Friday, August 23, 2013

Berea College Civil Rights Tour 2013: Tour Day 1

I continue the blog series here at The Gypsy Librarian with my notes, observations, reflections, and thoughts on my journey in the Berea College Civil Rights Seminar and Tour 2013. This is a way for me to preserve some of what I learned as well as a step in sharing it with others.Today I am covering the third day of the seminar and tour, which is the first actual touring day. This took place on August 3, 2013.

Reminder that, as I often do, I will try to type out notes directly. Any additional comments I make I will put in parenthesis (or try to distinguish from just straight notes). Quotes will be in quotation marks with attribution (if I managed to catch the name of source or it was available). If any other participants read this and wish to add or make corrections, etc., their comments are welcome. So are comments from anyone else (as long as you follow my usual rules of good behavior. I will not tolerate any form of bullying, intimidation, rudeness, etc. Such will simply be deleted). I will also add links from various sources as needed to expand on my notes or add further information that may not be clear from just my notes, or just for my own reference.

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Tour Day One Notes: August 3, 2013

  • As we leave from Boone Tavern, Dr. Turley reminds us to consider that the journey we are staring now, traveling together blacks and whites, would have been illegal back in the 1960s. With Reverend Bowman's prayer and blessing, we depart. (And I have so much to think and ponder.)

  • On the way to Haley Farm, our first stop on the journey, we watch the video Once Upon a Vision, which is a history of Berea College. 
    • The college was founded during the time of slavery, where custom, law, society, and religion all supported slavery. What Reverend Fee and Cassius M. Clay did was a revolutionary social experiment in hostile territory, the land that would become the town of Berea. Clay and Fee did have their differences (something I did not realize since often it seems that since Clay invited Fee that they would get along fine). Fee advocated for civil disobedience. Clay did not, and he withdrew his support of Fee and Fee's work. 
    • Fee then called on other abolitionists. Many came from Oberlin College in Ohio. Fee's vision was for a school for blacks and whites, and the poor, who could not afford an education. Opponents described Fee's work as nefarious in 1854. For a while, Fee and his people were exiled, but they kept coming back. With the Civil War, once the confederates invaded Kentucky, Fee and the others had to stay out. However, Fee went on to volunteer at Camp Nelson (I have to add this to my list of places I would like to see) where the Union Army in Kentucky recruited black soldiers; he served as a missionary and teacher.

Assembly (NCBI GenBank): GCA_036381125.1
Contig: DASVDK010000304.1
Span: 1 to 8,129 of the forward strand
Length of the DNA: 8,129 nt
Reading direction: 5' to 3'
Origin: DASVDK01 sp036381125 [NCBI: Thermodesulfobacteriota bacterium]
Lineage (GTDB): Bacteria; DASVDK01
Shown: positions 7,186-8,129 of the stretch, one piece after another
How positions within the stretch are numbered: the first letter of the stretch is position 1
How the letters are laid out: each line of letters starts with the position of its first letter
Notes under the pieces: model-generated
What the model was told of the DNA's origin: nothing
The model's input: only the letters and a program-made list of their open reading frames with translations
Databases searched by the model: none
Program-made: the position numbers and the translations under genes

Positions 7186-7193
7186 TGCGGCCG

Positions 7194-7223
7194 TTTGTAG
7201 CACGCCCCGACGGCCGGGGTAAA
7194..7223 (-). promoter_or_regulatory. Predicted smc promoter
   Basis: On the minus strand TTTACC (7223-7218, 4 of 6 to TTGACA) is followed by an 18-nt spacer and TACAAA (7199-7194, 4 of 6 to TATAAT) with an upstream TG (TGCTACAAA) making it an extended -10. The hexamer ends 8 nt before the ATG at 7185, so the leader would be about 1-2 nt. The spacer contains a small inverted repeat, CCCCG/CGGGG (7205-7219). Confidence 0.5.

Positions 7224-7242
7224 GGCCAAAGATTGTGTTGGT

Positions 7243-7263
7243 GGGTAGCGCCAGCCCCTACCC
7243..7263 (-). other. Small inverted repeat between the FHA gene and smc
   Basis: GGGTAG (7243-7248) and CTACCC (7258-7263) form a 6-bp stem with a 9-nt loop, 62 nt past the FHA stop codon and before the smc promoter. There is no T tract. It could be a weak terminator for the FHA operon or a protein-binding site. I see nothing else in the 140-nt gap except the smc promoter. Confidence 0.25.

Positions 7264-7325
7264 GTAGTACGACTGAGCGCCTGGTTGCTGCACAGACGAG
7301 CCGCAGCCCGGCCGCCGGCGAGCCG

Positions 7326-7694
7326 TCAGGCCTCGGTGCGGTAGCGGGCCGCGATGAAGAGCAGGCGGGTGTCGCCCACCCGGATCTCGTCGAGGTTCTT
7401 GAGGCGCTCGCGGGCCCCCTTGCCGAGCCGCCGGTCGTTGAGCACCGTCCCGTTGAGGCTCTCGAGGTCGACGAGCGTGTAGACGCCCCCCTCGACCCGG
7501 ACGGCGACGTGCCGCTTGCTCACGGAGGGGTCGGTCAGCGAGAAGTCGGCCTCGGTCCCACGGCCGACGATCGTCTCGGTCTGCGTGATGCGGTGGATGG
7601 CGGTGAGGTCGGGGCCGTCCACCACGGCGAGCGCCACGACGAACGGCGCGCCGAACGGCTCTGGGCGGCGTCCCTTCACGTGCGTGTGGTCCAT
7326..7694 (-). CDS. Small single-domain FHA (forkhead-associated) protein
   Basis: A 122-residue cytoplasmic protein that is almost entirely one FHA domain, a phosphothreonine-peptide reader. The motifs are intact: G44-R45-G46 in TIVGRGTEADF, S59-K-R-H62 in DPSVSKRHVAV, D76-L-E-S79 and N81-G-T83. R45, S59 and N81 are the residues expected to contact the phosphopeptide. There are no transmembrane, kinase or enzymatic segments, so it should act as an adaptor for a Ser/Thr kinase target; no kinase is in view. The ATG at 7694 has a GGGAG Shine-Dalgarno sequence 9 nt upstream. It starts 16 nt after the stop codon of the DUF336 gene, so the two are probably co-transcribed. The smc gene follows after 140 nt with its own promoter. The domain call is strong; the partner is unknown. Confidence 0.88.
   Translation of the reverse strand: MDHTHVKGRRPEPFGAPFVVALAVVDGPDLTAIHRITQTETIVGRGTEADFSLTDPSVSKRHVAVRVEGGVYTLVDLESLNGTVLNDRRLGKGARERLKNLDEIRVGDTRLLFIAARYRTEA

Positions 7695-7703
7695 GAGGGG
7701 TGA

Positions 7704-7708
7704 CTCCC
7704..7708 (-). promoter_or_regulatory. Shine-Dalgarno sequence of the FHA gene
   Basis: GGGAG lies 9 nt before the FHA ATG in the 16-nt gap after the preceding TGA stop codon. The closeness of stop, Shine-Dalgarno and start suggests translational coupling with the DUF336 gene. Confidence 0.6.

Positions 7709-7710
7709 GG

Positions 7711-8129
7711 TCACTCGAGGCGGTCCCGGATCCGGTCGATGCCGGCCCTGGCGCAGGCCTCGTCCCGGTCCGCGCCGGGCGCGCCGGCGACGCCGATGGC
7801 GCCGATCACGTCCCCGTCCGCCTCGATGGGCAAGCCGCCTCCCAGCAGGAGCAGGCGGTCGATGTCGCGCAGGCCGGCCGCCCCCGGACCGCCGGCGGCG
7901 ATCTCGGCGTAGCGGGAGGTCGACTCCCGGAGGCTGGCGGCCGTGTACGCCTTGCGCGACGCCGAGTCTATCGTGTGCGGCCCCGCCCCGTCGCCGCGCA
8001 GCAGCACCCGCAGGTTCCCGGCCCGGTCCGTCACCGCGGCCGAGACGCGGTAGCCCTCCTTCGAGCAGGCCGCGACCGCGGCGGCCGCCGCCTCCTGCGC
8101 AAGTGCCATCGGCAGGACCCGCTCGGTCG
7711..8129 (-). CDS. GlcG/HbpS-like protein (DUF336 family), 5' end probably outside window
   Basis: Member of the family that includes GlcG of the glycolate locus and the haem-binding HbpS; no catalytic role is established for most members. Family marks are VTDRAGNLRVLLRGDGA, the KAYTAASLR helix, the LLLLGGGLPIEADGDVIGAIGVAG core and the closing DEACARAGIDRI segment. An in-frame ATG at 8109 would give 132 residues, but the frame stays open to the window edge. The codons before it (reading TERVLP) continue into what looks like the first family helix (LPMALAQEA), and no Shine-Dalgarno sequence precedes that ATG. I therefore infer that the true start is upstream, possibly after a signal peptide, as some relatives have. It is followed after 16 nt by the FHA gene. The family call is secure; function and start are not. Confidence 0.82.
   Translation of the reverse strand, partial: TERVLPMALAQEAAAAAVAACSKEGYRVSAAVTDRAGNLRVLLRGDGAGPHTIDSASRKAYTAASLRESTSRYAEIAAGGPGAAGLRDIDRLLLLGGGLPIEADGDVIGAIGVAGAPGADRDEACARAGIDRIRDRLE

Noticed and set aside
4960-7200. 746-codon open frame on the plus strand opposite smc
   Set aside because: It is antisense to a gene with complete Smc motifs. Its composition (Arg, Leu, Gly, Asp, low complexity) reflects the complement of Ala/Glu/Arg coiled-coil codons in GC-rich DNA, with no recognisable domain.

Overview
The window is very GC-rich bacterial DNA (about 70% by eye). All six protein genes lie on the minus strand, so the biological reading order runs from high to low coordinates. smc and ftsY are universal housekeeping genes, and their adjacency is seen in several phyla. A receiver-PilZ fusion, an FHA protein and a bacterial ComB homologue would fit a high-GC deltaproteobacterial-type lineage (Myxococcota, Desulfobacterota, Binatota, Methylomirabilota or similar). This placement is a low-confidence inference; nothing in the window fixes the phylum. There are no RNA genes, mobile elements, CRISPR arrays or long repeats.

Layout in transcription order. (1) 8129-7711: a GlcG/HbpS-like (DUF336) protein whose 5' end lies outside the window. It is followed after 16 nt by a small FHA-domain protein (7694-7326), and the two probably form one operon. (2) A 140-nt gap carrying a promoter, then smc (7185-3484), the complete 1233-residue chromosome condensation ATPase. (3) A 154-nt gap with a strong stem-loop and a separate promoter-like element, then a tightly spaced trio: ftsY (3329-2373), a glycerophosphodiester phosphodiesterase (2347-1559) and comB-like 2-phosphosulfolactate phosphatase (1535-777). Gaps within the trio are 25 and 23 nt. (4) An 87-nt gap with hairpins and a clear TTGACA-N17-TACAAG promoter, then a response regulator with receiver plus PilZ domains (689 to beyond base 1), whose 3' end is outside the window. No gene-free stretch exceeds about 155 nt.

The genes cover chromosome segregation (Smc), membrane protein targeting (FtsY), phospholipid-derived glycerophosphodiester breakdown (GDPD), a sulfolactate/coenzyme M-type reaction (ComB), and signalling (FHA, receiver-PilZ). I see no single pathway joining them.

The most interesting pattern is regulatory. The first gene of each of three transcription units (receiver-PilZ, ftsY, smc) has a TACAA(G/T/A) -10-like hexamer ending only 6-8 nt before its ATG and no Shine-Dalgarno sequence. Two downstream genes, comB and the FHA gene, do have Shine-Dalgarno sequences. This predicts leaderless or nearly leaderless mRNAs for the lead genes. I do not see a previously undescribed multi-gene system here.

• When the war ended, Fee returned to his mission at Berea. By setting policies of buying land, which he then sold to blacks and whites allied to the cause, he helped create a racial buffer in Berea. Things were not easy, but the door was left open to all. The school did grow and succeed, and it drew support from reformers. 
    • Berea College's third president, William Goodell Frost (link to essay about Frost from our Special Collections and Archives), brought the mountain people vision to the college. He also did reverse previous college policies that allowed for interracial dating. Black enrollment reduced as Frost worked to bring in more whites. Was Frost racist or misguided? (or something else. What I have learned so far is that Frost's vision is still debated today. In part, what he did was to be able to keep attracting supporters and donors to the college. Frost also had to deal with the effects of the Day Law, which forced segregation). Yet, without blacks, there would be no Berea College per se. Frost did raise overall recruitment and the financial worth of the college. Fee, who was very aged by now, urged Frost and the college not to get away from the original mission of remaining open to all regardless of color. (I have observed it is a very delicate balance here to maintain the interracial mission as well as serve the youth of Appalachia. The fact we manage to keep those two missions, part of the Great Commitments, does speak highly of this college. It is not perfect; there could be some better balance in terms of diversity, but from what I see people here overall do care about the college being open to all)
    • By 1903, the college had about 800 whites and 100 blacks (serious imbalance here). Social segregation came, and by now, Plessy v. Ferguson was in place. The college remained open to both races until the Day Law was passed. Berea College fought the law all the way to the Supreme Court of the U.S., but it lost the case in 1908. To get around the Day Law, the college divided itself into Berea College and the Lincoln Institute, a vocational school for blacks in Louisville.
    • Yet, in spite of the obstacles, Berea's black graduates have gone on to great works and achievements.